Kate Sylvester unveils some spanking new ventures at Auckland's revamped art gallery.
Spanked bottoms at the art gallery probably wasn't what fashion editors had in mind for their Tuesday evening, but one never quite knows what to expect at a Kate Sylvester show.
The designer marked three débuts last night, with a show at the Auckland Art Gallery held beneath artist Choi Jeong Hwa's blooming flower chandelier. First, a showcase of Sylvester's autumn/winter 2012 collection titled The Secretary (it was a model being spanked, not the fashion editors), as well as a preview of a stylish new opticals range and the launch of a collaboration between the designer and biodynamic winemakers The Millton Vineyard.
Their new limited edition, Sparkling Muskats @ Dawn 2011, features a specially designed Kate Sylvester label, with a similar print to the one that adorns a rug you'll find as you enter the designer's workroom - inspired by a sketch originally done by her son.
This year's vintage is the first "bubbles" from the Gisborne-based vineyard; taking inspiration from the Moscato d'Asti of Italy. As the tasting notes describe, "the gentle sparkle delights the senses with tropical fruit and the first blossoms of spring" - a perfect summer sipper.
It's a like-minded relationship that fell into place relatively easily: both companies are run by partners (James and Annie Millton established the winery in 1984; while Sylvester works alongside her partner Wayne Conway), and both have a similar sustainable, organic approach.
Annie and her daughter Monique Millton have also both loved Sylvester's designs for a while; and Conway had worked with the family previously. The new wine collaboration will be available from mid-October.
The show also previewed Sylvester's new optical collection, a compact collection of frames in classic, quirky shapes and a muted palette of clear olives, honey and two-tone gradients (originally there was no black in the range, but if you want to sell anything in New Zealand, it must also come in black). Sylvester has had eyewear before, but this range, available in November, will be distributed by a new outside company, and features only spectacles - something that has always been a strong part of the Kate Sylvester signature. She doesn't wear them herself but has, in the past, wished that she did, and she is a huge reader (she's excited about the just-released film adaptation of Jane Eyre, one of her favourite books).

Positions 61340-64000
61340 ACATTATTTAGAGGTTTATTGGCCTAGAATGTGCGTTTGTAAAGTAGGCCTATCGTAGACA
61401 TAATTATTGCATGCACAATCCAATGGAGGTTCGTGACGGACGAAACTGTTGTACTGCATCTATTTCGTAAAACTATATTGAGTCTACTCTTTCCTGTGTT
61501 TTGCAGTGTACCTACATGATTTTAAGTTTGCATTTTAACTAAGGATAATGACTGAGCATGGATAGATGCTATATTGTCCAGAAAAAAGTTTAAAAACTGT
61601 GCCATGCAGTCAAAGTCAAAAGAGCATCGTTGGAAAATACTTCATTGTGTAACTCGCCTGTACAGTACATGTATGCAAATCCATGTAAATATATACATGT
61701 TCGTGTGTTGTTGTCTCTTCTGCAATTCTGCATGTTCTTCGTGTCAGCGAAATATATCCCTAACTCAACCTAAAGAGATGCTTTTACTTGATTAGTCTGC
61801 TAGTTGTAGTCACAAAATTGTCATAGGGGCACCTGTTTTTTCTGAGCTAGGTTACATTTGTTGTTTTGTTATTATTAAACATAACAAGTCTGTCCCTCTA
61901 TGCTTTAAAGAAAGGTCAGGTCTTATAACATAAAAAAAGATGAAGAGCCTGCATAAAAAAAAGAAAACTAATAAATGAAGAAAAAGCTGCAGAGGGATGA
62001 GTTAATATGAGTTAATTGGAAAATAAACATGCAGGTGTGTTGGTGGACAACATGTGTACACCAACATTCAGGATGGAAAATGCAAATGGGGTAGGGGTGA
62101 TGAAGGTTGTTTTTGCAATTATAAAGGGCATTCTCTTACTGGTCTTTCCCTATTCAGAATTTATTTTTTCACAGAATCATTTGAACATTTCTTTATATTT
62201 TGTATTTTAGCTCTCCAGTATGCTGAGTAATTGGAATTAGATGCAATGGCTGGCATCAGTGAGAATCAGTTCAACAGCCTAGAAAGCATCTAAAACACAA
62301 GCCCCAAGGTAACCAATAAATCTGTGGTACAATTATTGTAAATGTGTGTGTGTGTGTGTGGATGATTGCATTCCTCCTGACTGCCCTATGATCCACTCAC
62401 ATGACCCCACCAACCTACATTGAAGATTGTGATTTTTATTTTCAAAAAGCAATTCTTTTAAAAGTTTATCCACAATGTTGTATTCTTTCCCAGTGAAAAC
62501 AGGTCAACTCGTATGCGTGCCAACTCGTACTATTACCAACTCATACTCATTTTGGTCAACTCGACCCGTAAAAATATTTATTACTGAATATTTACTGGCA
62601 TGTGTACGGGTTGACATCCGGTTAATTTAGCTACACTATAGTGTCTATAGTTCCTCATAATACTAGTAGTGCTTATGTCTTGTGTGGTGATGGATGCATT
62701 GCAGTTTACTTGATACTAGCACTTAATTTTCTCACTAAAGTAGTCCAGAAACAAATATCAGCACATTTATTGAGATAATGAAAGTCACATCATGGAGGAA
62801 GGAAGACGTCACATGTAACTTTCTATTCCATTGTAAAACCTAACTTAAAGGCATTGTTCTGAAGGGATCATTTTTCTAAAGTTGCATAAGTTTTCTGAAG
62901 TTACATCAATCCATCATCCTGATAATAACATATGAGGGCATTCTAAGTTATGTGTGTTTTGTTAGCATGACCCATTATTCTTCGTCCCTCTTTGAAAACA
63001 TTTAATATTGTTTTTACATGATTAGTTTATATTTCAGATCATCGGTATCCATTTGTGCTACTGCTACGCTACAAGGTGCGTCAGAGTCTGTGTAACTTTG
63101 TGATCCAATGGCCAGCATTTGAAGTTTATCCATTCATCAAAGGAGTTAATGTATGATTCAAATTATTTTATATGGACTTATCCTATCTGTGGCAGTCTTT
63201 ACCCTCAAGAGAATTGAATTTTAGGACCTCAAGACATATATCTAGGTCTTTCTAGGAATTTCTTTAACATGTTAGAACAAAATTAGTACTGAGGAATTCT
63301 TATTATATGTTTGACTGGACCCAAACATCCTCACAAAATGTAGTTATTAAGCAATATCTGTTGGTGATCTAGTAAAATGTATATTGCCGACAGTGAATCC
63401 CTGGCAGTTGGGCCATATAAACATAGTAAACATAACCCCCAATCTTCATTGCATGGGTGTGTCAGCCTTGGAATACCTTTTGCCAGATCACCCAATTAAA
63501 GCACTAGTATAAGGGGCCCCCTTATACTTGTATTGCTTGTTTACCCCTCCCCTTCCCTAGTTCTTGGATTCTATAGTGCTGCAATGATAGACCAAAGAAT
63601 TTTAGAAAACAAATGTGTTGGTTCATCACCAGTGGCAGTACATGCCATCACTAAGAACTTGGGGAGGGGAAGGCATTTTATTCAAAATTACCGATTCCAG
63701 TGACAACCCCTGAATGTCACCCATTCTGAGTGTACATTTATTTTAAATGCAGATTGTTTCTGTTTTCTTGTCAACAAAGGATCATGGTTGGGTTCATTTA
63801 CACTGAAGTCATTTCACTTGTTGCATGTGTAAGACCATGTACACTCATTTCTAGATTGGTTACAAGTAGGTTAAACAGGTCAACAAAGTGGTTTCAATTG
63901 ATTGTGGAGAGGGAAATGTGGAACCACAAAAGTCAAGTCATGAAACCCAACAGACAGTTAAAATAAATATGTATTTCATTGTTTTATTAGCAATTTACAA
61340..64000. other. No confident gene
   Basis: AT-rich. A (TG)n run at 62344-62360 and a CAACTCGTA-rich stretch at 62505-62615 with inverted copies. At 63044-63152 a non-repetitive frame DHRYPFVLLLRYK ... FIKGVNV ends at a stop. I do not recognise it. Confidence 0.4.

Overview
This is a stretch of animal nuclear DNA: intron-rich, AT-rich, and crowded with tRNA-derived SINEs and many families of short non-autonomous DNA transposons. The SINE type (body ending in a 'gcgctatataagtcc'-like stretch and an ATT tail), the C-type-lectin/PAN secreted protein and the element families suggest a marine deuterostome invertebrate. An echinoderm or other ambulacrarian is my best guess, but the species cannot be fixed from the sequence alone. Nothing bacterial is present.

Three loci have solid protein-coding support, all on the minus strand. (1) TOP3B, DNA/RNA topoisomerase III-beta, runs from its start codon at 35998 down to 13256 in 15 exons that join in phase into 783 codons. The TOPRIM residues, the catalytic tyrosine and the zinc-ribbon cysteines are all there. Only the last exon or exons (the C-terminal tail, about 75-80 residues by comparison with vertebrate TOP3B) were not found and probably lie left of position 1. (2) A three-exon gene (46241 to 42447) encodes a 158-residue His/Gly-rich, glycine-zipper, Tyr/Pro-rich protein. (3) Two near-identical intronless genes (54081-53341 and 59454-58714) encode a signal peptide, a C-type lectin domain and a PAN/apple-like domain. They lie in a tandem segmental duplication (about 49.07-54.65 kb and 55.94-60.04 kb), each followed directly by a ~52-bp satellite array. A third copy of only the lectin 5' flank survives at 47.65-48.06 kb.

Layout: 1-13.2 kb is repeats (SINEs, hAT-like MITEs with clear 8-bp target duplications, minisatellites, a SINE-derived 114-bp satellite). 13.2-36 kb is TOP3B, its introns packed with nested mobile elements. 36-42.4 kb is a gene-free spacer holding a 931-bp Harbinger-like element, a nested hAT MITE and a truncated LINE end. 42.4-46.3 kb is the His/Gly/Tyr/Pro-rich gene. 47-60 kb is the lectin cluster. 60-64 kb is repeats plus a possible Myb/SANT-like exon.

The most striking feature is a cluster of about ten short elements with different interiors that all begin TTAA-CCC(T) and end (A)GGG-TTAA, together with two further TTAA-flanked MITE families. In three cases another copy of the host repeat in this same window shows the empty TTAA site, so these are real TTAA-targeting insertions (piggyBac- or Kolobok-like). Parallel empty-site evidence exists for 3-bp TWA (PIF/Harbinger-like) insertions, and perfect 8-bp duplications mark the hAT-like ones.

They're also a ridiculously perfect foil to the secretary themed collection that was on show last night. Sylvester took much of her inspiration from two films that look at the darker side of sexuality: the 1960s film Belle de Jour that sees a bored housewife spending her afternoons as a prostitute, and 2002's Secretary, which looks at the sado-masochistic relationship between a dominant man (played by James Spader) and his submissive secretary (played by Maggie Gyllenhaal). That film had been lurking in her mind for some time; a favourite movie that Sylvester has seen several times. "It must be the best movie ever," she explains, "and I completely adore James Spader".
Indeed, there is a shirt named after him, featuring an overlapping yoke and buckle; a crisp shirt that "belongs to the boss". There are other clever references to the collection's film namesake too - a floral print with orchids bound in red rope touches on the office's botanical wallpaper and Spader's character's obsession with feeding his orchids, while the red-hued pieces in the collection reference his strict use of red pen to mark errors (the show's invitation even featured a spelling mistake circled in red).
The bondage elements in the range have a typically posh Kate Sylvester bent as well - nude leather, spiked heels, seamed stockings, harness detailing, off-kilter lacquered lace, gold studs.
Fetish has proven to be a popular, if slightly tricky, trend overseas (fashionable fetish stereotypes like black leather, corseting, bondage straps, latex and peek-a-boo sheer panels have appeared at Givenchy, Alexander McQueen and Louis Vuitton, among others), but Sylvester's take is less blatant ... despite last night's show seeing models tied to chairs and Swedese clothes hangers in the shape of trees (in both films the leading ladies are tied up to trees). As in the films, questions are asked, is it degrading or empowering? Or if you look at it from a pure aesthetic point of view, it's the sexy secretary stereotype with quirks - buttoned up sexuality, knee-length pencil skirts, a pussy bow blouse worn with pleats, a floral print offset with bored secretarial doodles.
"It's the whole mash-up of extremes in the movie that just sums it up perfectly. Maggie's character is outwardly so prim and uptight," Sylvester explains, "but there's all this naughty stuff going on underneath."